First time in Boracay — Getting there by plane

I thought going to Boracay from Manila would be as simple as “You catch a plane to the nearest airport in Boracay, then take a cab/van/tricycle/what-have-you to get to your booked accommodation, and then voila!” Wrong.

It was our first time to travel to Boracay as a family and we  had no idea where to go. I didn’t even know there were five “Stations” in Boracay and what differentiated them from one another.  I had to ask friends for hotel recommendations and read tons of online reviews before making travel arrangements.

To save you from the hassle, I compiled the basic steps you need to know in getting to Boracay by plane from Manila or practically any city in the country.

How to get there:

1. Fly to Caticlan or Kalibo.

There are two airports close to Boracay — Caticlan (Godofredo Ramos Airport) and Kalibo International Airport. Which airport to choose? Here are some points to consider:

Caticlan – It is closer and more convenient to get to Caticlan Jetty Port if you’re coming from Caticlan Airport (roughly 10 minutes) compared to Kalibo (which will take you an hour and a half to two hours by van or bus going to Jetty Port).  So between Caticlan and Kalibo, we chose the former. If there are no flights available from your city to Caticlan, then Kalibo is your option.

Tip: Book morning flights. It’s a small airport with sunset limitation, meaning no adequate lighting facilities to allow flying and landing in the evening or early morning when there’s not enough visibility. Ergo, if you took an afternoon flight to Caticlan and it was delayed for any reason, your plane might be rerouted to Kalibo or worse, cancelled.

Kalibo – Cheaper airfare rates, bigger planes (but note that you have to spend around P200-P250 each for your van transport from Kalibo to Jetty Port plus the extra 2 hours you spend on the road which could sap away your vacation-mode energy). Since it’s an international airport, bigger planes can fly there unlike in Caticlan.

So between the two airports, your call. I would still go for Caticlan, more convenient for me.

2. From Caticlan Airport, you can easily get a tricyle waiting outside for P10 per passenger or P50 “pakyaw” or fixed price.

In our case, we were picked up by a van arranged by Sur Boracay, our booked hotel in Station 1.  The driver was extra friendly, he made sure were taken care of at the Jetty Port.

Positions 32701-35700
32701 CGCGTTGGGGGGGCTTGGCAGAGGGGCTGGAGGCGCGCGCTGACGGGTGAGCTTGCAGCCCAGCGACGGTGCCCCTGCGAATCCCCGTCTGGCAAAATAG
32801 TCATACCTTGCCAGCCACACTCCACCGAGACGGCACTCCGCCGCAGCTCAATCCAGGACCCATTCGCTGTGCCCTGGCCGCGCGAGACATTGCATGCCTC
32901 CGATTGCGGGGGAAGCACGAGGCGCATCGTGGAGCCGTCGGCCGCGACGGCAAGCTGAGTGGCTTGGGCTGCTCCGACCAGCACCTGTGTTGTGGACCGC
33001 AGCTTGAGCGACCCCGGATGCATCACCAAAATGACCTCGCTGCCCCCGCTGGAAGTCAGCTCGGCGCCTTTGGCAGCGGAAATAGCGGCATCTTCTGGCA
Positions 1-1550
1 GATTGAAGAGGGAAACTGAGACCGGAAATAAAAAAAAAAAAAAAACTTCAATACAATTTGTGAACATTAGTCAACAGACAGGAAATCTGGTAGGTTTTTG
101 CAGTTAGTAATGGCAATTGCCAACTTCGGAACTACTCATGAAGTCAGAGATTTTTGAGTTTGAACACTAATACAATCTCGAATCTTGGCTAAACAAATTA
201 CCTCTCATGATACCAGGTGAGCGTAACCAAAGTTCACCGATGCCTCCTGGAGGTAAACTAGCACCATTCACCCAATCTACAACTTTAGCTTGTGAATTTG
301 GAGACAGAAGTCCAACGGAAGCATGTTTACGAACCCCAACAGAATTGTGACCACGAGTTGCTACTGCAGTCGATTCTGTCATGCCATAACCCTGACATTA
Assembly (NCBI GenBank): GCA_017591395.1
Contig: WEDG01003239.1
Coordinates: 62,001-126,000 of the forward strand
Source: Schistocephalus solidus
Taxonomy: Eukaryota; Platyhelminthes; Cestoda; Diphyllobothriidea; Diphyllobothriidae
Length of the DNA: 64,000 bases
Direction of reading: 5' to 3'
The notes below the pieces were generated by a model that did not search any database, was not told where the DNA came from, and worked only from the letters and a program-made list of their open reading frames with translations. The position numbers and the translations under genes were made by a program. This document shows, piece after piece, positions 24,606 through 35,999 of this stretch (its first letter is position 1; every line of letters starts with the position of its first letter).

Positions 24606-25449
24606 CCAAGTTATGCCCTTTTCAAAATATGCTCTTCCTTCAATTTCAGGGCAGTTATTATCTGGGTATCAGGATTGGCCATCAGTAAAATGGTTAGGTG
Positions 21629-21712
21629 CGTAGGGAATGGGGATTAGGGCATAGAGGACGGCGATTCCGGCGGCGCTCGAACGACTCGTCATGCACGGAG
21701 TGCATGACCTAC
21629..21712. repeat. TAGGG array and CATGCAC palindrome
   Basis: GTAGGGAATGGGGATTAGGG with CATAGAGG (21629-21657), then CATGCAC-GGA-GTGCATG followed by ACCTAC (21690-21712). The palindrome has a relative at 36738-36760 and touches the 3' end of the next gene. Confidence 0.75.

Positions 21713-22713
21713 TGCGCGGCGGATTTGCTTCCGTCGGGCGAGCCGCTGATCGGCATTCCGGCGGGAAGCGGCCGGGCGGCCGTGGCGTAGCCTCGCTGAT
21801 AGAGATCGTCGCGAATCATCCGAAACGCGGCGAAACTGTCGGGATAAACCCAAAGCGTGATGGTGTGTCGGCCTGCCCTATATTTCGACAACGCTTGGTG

(From Kalibo, up to two hours ride by van or bus to Jetty Port).

3. Pay these fees at Caticlan Jetty Port to get to Cagban Port:

  • Boat fee – P25
  • Environmental fee – P75
  • Terminal fee – P100

Tip: Get free tourism handouts at the Jetty Port. They will come in handy during your stay in the island.  The handouts include a map and lists of establishments around Boracay, and activity packages you can choose from, among others.  They’ll also serve as souvenirs and perhaps your motivation to go back in the future.

4. At last, you’re in the island! To get to your booked hotel, take a tricycle from Cagban Port. If you made no prior reservations, just tell the tricycle driver which Station you want to go.

Our tricycle ride cost P100 from the port to Sur Boracay in Station 1. We passed through Station 3 first, then 2, then finally Station 1. From that trike ride alone, we could observe the differences among the three Stations — Station 3 was a bit more residential than Stations 2 and 1, at least from the street side’s perspective. The streets were vibrant around Station 2, more crowded and packed with commercial establishments. Then as we approached Station 1, the noise and the crowd slowly faded away. Serenity!

5. Once you’ve settled in your booked hotel, enjoy the place! Swim, hike, dine, dive, snorkel, island hop, para-sail, sunbathe, rest, party at night, do what you went there for.

For some tips on how to maximize your staycation in Boracay without breaking the bank, check out my other post: When in Boracay.

Have fun!

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